Automatic management and control of stationary energy storage systems (ESS) are a prerequisite before the value of connecting ESS into a grid or a microgrid can be fully realized. Various types of batteries can be used for energy storage to bring benefits such as grid stabilization, peak demand shaving, or a market participation (combined with an associated renewable intermittent energy source). In all cases, information available to any control system is subject to uncertainties, including due to uncertain and variable user demand forecast, environmental forecasts (wind and solar activity), grid demand. This intrinsic uncertain nature of the environment where the ESS operate means that any control strategy for ESS needs to be able to handle uncertainties and noise efficiently for closed-Â¬loop operation. To be able to truly benefit from renewable energy sources and ESSs integrated into the energy network, a suitable control strategy needs to exist, able to handle uncertainties present in real¬-life application. The control algorithm needs to be combined with an estimation algorithm ("digital twin") that would track the changes in the system due to degradation or unknown changes in the operating conditions. However, when considering uncertainties within optimal control settings, there are oftentimes very high computational requirements associated with running the controllers. Given the nonlinear characteristics of many physical systems, a nonconvex optimization problem ensues, for which a costly global solver is needed, adding up to the computational burden. The use of local solvers has recently been proposed to deal with similar settings. That work, though, does not derive theoretical feasibility guarantees and while a local solver is used, the resulting optimization problem is still very large.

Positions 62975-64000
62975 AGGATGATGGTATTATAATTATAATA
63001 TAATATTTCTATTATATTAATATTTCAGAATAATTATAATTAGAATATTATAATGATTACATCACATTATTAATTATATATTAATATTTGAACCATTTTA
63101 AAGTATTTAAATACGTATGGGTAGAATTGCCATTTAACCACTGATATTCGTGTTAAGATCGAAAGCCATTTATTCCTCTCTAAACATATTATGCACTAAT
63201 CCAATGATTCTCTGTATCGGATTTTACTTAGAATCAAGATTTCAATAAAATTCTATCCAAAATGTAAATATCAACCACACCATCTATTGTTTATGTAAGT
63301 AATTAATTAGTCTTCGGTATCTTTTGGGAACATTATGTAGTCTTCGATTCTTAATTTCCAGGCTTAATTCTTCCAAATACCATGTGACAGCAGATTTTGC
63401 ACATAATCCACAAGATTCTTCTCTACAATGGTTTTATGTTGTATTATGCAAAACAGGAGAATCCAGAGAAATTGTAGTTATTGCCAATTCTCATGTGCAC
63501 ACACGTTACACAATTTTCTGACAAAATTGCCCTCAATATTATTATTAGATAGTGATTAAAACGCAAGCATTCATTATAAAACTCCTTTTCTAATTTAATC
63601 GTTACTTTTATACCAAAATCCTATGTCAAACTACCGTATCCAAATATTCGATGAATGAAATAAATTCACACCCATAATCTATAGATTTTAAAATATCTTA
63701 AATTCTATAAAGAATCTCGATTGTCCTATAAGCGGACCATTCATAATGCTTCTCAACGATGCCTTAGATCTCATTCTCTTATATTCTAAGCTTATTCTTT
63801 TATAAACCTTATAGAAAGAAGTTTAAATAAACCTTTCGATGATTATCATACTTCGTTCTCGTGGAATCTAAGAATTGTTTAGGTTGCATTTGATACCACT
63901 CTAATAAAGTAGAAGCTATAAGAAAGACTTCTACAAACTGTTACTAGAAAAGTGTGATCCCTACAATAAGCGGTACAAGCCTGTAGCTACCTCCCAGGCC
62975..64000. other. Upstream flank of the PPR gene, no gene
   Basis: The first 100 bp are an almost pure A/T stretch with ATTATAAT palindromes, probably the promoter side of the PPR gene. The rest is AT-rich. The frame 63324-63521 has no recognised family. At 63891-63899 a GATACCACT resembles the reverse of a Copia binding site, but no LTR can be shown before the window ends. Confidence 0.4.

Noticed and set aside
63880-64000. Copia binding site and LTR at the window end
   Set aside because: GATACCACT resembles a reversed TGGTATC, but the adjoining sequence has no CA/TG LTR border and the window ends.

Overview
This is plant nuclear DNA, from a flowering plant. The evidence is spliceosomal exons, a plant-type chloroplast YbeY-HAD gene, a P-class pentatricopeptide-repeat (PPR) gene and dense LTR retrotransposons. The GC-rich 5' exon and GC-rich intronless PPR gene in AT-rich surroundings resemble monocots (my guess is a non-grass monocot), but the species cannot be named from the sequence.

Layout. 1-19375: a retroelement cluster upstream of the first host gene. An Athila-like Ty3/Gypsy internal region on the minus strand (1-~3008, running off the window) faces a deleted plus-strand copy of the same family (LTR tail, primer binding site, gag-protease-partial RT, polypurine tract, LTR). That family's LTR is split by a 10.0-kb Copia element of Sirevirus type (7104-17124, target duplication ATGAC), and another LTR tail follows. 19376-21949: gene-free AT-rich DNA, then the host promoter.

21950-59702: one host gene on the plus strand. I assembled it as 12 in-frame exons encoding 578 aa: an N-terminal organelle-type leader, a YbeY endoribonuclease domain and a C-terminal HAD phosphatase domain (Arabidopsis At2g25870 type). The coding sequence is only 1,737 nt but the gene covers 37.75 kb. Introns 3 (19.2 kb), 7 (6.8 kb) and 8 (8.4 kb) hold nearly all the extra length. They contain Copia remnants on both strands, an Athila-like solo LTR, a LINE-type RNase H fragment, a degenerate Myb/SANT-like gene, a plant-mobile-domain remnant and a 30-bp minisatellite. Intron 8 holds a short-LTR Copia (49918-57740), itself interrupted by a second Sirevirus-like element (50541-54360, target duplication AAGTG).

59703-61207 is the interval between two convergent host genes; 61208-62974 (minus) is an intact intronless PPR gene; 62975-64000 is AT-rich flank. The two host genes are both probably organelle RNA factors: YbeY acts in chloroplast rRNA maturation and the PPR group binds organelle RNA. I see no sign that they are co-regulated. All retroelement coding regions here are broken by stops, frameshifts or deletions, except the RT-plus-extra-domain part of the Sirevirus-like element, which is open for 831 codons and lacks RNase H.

As part of this project, the student will be expected to
Undertake a literature review of energy storage system (ESS) modelling and an investigation into the nature of the relevant uncertainties (e.g., environmental or demand) and controller-¬oriented uncertainty characterisation (e.g., a probability distribution, scenarios).
Develop robust optimal control design methods for nonlinear dynamical systems.
Derive open-¬loop and/or closed-¬loop guarantees.
Develop methods that exploit the structure in the optimal control problem, given the nature of available information about the uncertainties (e.g., probability distribution) and/or the type of system nonlinearity based on ESS models in the literature.
Undertake a simulation¬-based study of the proposed robust controllers to a microgrid or a grid-¬connected energy system with renewables, ESS, users, etc., subject to uncertainties, using relevant models from the literature.
Applicants should have a first-class Master's degree (or equivalent) in Electrical/Electronic Engineering, Computing, Mathematics, or related areas. Suitable backgrounds for these PhD positions include, but are not limited to, control engineering, mathematical optimization and power engineering. They should be highly motivated individuals with a keen interest in conducting interdisciplinary research. Students must also meet the eligibility requirements for Post-Graduate Studies at Imperial College London.
Applications are invited for a PhD studentship, to be undertaken at Imperial College London (Control and Power Group, Department of Electrical and Electronic Engineering). This studentship is funded by an EPSRC iCASE award and industrial partner SLB. As part of the project, the student will work closely with staff at the SLB Cambridge Research Centre, have access to their experimental and computational facilities, and benefit from mentoring and supervision of SLB staff.
The project will be supervised by Prof. Eric Kerrigan (Professor of Control and Optimization, Imperial College London) and Dr Anna Sadowska (Senior Research Scientist, SLB).